After the disruption of the last eighteen months, we’re really looking forward to our Celebration of the Assumption of the Blessed Virgin Mary on Sunday August 15th.
For many years, this celebration, initiated by Fr Graham Francis, has been a popular event in the midst of the Summer for Christians from Cardiff, South Wales and beyond! This year, we’ve decide to turn things around. You’re invited to arrive from 6.30pm onwards to enjoy a barbecue in our gardens before we celebrate Vespers (Evening Prayer) at 8.30 pm.
In the past (pre-covid!) we gathered in great numbers and flowed out of the church for a torchlight procession through Butetown before enjoying the fireworks. However, this year all that we do is determined by COVID restrictions in place at the time, and so we’ll be able to confirm arrangements closer to the time.
With restricted numbers able to attend, we’re asking anyone who would like to participate in our celebrations to book their place at Eventbrite.
A Reflection from Fr Dean on the Feast of the Assumption of the Blessed Virgin Mary
Google maps tells me that the distance from Nazareth to Ain Karem, the place where Elizabeth lived in the hill country of Judea is 150.9 km. By car, it would take me 1 hour and 35 minutes. Public transport: 3 hours and 2 minutes, but if I was to walk , it would take me 31 hours. Making the rather over exaggerated assumption that I would be able to walk for 8 hours a day, it would take me four days to walk there. The truth is that it would probably take me longer.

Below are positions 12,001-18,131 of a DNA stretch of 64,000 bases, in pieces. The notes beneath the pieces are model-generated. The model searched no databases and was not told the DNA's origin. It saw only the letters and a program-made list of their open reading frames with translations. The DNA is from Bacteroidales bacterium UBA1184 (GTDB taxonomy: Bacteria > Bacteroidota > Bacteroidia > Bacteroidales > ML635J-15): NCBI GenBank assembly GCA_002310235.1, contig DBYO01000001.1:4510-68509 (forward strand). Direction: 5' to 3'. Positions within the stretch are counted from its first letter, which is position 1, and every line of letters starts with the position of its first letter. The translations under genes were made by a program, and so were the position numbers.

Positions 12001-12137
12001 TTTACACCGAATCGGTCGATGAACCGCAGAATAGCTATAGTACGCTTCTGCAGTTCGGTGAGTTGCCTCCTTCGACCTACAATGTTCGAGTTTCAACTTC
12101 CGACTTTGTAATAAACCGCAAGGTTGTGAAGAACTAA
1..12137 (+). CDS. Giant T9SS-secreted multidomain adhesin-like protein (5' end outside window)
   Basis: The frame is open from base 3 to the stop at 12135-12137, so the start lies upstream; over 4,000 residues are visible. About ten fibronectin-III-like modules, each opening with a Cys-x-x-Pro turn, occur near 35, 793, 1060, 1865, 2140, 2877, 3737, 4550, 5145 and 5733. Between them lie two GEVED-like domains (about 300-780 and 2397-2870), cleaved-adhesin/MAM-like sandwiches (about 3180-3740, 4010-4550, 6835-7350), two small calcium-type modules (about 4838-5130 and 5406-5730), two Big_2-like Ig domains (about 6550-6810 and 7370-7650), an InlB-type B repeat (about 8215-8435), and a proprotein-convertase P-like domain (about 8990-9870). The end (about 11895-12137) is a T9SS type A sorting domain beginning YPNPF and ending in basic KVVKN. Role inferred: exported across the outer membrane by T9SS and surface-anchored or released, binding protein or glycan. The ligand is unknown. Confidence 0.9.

Assuming that the young teenage Mary was a little fitter than a much older priest who has seen better days, perhaps she experienced four or five or even six days of walking and wondering, aware of the growing presence of Jesus within her. Journeying is something that she would become particularly familiar with in the months and years to come. She makes the difficult journey from Nazareth to Bethlehem, heavily pregnant. Some time later, she journeys from Bethlehem to Jerusalem with a new born baby. There is the escape into Egypt, seeking safety from danger, seeking asylum. Years later, she makes the familiar journey from Nazareth to Jerusalem with her twelve year old son, wise beyond his years, causing her to wonder. As she watches her child grow into a man, and begin his public ministry, she continues her journeys with Jesus. She is always at a distance, but never far away, and she is there when her son is torn apart by pain and suffering on that Via Dolorosa journey to Golgotha, with the cross, to the cross.
Mary is a well-travelled woman. Now, at the end of her journey through life, as she bids goodbye to her earthly life, her journey continues still. She, like each of us, is a pilgrim whose destination is heaven. She, like us, will never really be at home in this world, as St Paul reminds us. She – whose body has been a home to the Lord – is assumed to heaven, body and soul. Where Mary has gone, we are destined to follow. She was the first to receive Jesus. And now she is the first to share his glory. As we make our torchlight procession with the image of Mary in our midst, we are reminded that, like Mary, we are a pilgrim people. As we gaze above us to the fireworks in the sky, we are reminded of our destiny which is heaven.